Assessing the Effects of LULC Change on Landslide Hazards in Rwanda A Case Study in Nyabihu District

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Nathanael Hafashimana
Reuben Jack Sebego
Piet Kebuang Kenabatho
Rebecca Nthogo Lekoko
Joyce Gosata Maphanyane


Landslides have become important environmental hazard in hilly regions of Rwanda such as Nyabihu district. They are characterized by the downslope movement of debris or other earth materials which damage or destroy everything found in their way such as infrastructure, croplands, and even cause a number of human deaths. The main triggering factors of landslides in Rwanda are intense rainfall and land use/land cover (LULC) change. Therefore, the objective of this study was to assess the LULC change effects on landslide occurrences. LULC maps of 2005 and 2015 were generated and overlaid with mapped landslides. Maximum likelihood classification was used to classify the Landsat satellite images. The results revealed a remarkable decrease of agricultural land, while all other LULC types have increased in the studied period. It was noted that most of the landslides occurred in agricultural land. The study results are expected to be useful for landslide hazard management decisions, land use planning and management regulations, so as to minimize the likelihood of landslide occurrences and their resultant impacts.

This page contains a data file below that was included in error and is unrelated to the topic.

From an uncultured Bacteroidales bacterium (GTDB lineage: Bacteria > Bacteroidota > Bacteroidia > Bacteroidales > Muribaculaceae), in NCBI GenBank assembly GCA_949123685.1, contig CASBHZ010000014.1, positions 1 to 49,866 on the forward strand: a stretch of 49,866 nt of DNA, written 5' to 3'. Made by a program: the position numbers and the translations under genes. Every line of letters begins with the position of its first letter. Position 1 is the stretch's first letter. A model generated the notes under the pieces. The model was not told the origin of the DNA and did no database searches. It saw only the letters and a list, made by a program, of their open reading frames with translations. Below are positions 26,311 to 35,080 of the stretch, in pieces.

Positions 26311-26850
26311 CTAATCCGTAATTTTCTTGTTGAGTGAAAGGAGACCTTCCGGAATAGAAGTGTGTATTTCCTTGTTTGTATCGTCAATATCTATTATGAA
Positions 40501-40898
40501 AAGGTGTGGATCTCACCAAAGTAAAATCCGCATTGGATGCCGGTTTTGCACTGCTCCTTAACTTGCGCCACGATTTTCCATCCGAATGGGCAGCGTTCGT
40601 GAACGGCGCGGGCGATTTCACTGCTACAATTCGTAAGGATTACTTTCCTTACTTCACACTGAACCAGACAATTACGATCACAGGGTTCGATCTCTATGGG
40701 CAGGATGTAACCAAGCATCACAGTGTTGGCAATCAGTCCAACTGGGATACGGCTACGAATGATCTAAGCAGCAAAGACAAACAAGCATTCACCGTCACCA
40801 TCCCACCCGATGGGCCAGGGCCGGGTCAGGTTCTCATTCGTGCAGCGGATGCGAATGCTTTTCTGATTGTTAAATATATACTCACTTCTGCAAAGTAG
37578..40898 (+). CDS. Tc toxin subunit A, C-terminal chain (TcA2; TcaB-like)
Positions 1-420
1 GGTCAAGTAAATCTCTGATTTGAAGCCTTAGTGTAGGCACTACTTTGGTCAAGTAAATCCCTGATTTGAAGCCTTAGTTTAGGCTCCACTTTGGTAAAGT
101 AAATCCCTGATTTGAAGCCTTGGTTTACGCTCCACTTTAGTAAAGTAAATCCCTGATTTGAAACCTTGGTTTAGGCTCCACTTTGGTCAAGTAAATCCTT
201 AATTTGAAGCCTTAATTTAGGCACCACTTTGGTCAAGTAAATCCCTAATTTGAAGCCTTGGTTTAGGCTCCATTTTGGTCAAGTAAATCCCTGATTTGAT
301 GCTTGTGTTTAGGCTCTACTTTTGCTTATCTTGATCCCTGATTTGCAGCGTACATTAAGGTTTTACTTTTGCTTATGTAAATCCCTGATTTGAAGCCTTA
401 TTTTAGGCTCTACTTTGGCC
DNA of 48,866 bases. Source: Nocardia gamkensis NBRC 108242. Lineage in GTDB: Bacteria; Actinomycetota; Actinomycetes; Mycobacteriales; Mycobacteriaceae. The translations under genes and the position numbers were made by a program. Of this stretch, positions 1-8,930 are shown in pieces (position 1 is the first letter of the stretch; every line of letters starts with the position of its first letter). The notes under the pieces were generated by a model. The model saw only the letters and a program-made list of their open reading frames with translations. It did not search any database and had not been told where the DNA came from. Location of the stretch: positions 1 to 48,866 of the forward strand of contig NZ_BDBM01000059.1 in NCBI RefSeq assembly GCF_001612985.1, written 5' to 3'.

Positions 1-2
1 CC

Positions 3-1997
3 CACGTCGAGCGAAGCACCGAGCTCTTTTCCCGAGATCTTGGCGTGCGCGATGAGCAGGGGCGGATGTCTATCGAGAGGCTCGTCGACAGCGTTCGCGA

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Hafashimana, Nathanael, Reuben Jack Sebego, Piet Kebuang Kenabatho, Rebecca Nthogo Lekoko, and Joyce Gosata Maphanyane. 2022. “Assessing the Effects of LULC Change on Landslide Hazards in Rwanda: A Case Study in Nyabihu District”. Journal of Environmental Geography 15 (1-4):23-30.
Author Biographies

Reuben Jack Sebego, University of Botswana

lecturer, Department of Environmental Science

Piet Kebuang Kenabatho, University of Botswana

lecturer, Department of Environmental Science

Rebecca Nthogo Lekoko, University of Botswana

Department of Adult Education

Joyce Gosata Maphanyane, University of Botswana

Department of Environmental Science


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